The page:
• #### Estimating the atmospheric concentration of Criegee intermediates and their possible interference in a FAGE-LIF instrument

We analysed the extensive dataset from the HUMPPA-COPEC 2010 and the HOPE 2012 field campaigns in the boreal forest and rural environments of Finland and Germany, respectively, and estimated the abundance of stabilised Criegee intermediates (SCI) in the lower troposphere. Based on laboratory tests, we propose that the background OH signal observed in our IPI-LIF-FAGE instrument during the afore-mentioned campaigns is caused at least partially by SCI. This hypothesis is based on observed correlations with temperature and with concentrations of unsaturated volatile organic compounds and ozone. Just like SCI, the background OH concentration can be removed through the addition of sulfur dioxide. SCI also adds to the previously underestimated production rate of sulfuric acid. An average estimate of the SCI concentration of ~ 5.0 x 104 molecules cm-3 (with an order of magnitude uncertainty) is calculated for the two environments. This implies a very low ambient concentration of SCI, though, over the boreal forest, significant for the conversion of SO2 into H2SO4. The large uncertainties in these calculations, owing to the many unknowns in the chemistry of Criegee intermediates, emphasise the need to better understand these processes and their potential effect on the self-cleaning capacity of the atmosphere.
• #### Evaluating current practice and proposing a system to enhance knowledge assets within a small software development unit

Knowledge management and knowledge transfer within organisations challenge continuity and resilience in the face of changing environments. While issues are principally addressed within large organisations, there is scope to evaluate how knowledge assets are managed within small and medium enterprises and to consider how the process might be enhanced. The research reported here aimed to evaluate practice within an evolving software development unit to understand how knowledge has been acquired and utilised to further organisational development. In-depth interviews were carried out with members of the unit to elicit an understanding of individual and collective learning. Qualitative analysis of the data revealed key changes in thinking and practice as well as insight into the development of individuals' contextual knowledge and tacit understanding. This analysis led to the proposal of a bespoke, lightweight web-based system to support knowledge capture and organisational learning. This work is still in progress but it is anticipated that the results will provide a potentially novel and beneficial method for enhancing knowledge assets in small enterprises and consolidating valuable, and potentially scarce, expertise.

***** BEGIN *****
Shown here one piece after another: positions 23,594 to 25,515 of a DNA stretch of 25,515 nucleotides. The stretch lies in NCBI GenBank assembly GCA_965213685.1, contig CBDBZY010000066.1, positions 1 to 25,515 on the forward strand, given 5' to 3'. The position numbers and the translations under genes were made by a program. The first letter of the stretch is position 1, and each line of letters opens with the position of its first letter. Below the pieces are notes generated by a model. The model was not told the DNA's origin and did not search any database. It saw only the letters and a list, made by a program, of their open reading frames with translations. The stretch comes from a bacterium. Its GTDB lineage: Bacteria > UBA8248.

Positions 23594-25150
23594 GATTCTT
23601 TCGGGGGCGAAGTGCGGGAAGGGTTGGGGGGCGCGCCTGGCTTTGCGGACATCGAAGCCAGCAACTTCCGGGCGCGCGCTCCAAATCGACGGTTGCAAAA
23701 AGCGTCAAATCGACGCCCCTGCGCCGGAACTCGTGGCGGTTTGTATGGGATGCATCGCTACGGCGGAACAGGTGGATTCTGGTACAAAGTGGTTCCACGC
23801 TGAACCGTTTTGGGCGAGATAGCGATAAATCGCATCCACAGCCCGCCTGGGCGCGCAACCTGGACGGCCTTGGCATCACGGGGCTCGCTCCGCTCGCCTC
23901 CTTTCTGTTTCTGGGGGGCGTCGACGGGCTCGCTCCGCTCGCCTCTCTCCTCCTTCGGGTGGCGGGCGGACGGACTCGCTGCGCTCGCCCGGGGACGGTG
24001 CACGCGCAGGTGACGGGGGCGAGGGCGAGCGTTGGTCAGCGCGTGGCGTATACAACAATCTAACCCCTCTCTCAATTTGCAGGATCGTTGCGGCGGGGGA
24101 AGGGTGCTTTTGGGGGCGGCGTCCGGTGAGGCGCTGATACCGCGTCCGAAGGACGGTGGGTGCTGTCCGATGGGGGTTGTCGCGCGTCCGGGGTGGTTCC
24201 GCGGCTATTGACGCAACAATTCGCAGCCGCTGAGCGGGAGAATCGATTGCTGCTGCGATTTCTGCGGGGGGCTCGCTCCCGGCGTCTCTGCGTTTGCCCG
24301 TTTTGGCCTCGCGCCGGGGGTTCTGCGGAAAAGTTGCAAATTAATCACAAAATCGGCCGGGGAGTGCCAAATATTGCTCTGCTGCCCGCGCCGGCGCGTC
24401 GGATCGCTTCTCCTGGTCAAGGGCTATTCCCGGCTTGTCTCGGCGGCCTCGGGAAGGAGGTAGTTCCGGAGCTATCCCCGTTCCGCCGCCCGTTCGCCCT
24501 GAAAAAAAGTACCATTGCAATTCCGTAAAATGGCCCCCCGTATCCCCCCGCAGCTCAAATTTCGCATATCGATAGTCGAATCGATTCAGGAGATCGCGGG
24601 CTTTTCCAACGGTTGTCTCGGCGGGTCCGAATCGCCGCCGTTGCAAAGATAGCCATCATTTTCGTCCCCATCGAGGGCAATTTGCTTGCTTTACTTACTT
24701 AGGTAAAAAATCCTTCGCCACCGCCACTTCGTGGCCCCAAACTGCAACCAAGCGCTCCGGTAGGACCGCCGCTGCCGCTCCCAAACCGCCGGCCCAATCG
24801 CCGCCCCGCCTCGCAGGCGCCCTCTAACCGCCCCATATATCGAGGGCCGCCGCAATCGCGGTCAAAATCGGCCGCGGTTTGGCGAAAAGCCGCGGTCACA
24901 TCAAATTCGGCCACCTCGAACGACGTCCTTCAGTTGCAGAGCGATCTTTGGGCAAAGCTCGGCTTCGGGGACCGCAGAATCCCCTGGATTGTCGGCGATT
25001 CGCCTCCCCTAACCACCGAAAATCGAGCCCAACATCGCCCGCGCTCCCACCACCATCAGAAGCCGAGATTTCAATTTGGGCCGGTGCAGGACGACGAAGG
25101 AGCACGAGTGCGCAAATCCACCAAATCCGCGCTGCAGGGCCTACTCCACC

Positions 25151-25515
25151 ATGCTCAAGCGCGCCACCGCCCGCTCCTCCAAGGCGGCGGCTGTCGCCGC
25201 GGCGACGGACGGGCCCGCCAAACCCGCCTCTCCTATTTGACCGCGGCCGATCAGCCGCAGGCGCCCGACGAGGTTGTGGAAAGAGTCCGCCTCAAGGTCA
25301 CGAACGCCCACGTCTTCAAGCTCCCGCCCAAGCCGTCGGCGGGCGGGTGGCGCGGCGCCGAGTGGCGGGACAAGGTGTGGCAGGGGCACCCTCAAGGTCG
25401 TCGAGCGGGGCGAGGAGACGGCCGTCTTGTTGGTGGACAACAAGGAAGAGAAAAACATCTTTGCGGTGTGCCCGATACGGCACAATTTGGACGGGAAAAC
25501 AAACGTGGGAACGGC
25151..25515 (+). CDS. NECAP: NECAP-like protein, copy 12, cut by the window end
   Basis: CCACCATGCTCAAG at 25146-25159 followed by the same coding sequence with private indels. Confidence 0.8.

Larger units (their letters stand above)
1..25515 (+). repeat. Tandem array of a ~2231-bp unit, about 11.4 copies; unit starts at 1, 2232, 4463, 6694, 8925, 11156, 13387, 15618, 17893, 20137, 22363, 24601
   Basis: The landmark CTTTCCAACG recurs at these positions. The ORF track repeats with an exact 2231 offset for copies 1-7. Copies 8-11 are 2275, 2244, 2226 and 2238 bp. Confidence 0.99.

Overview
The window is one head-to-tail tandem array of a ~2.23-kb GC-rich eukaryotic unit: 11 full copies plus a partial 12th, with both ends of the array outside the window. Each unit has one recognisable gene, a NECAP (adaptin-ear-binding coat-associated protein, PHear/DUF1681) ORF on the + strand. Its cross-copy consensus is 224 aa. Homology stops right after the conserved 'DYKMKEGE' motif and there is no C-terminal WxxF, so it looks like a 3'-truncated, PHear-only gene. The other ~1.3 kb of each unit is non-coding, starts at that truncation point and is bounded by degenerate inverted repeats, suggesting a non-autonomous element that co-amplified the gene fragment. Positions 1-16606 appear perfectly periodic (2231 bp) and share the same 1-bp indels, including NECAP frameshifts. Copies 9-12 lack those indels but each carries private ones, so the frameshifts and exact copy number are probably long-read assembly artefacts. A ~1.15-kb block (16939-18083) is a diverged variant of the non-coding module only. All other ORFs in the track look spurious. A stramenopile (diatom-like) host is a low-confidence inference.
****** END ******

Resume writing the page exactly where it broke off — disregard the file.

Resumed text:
• #### Evaluating LevelEd AR: An Indoor Modelling Application for Serious Games Level Design

We developed an application that makes indoor modelling accessible by utilizing consumer grade technology in the form of Apple’s ARKit and a smartphone to assist with serious games level design. We compared our system to that of a tape measure and a system based on an infra-red depth sensor and application. We evaluated the accuracy and efficiency of each system over four different measuring tasks of increasing complexity. Our results suggest that our application is more accurate than the depth sensor system and as accurate and more time efficient as the tape measure over several tasks. Participants also showed a preference to our LevelEd AR application over the depth sensor system regarding usability.
• #### Evaluation of a Micro Gas Turbine With Post-Combustion CO2 Capture for Exhaust Gas Recirculation Potential With Two Experimentally Validated Models

The growing global energy demand is facing concerns raised by increasing greenhouse gas emissions, predominantly CO2. Despite substantial progress in the field of renewable energy in recent years, quick balancing responses and back-up services are still necessary to maintain the grid load and stability, due to increased penetration of intermittent renewable energy sources, such as solar and wind. In a scenario of natural gas availability, gas turbine power may be a substitute for back-up/balancing load. Rapid start-up and shut down, high ramp rate, and low emissions and maintenance have been achieved in commercial gas turbine cycles. This industry still needs innovative cycle configurations, e.g. exhaust gas recirculation (EGR), to achieve higher system performance and lower emissions in the current competitive power generation market. Together with reduced NOx emissions, EGR cycle provides an exhaust gas with higher CO2 concentration compared to the simple gas turbine/combined cycle, favorable for post-combustion carbon capture. This paper presents an evaluation of EGR potential for improved gas turbine cycle performance and integration with a post-combustion CO2 capture process. It also highlights features of two software tools with different capabilities for performance analysis of gas turbine cycles, integrated with post-combustion capture. The study is based on a combined heat and power micro gas turbine (MGT), Turbec T100, of 100kWe output. Detailed models for the baseline MGT and amine capture plant were developed in two software tools, IPSEpro and Aspen Hysys. These models were validated against experimental work conducted at the UK PACT National Core Facilities. Characteristics maps for the compressor and the turbine were used for the MGT modeling. The performance indicators of systems with and without EGR, and when varying the EGR ratio and ambient temperature, were calculated and are presented in this paper.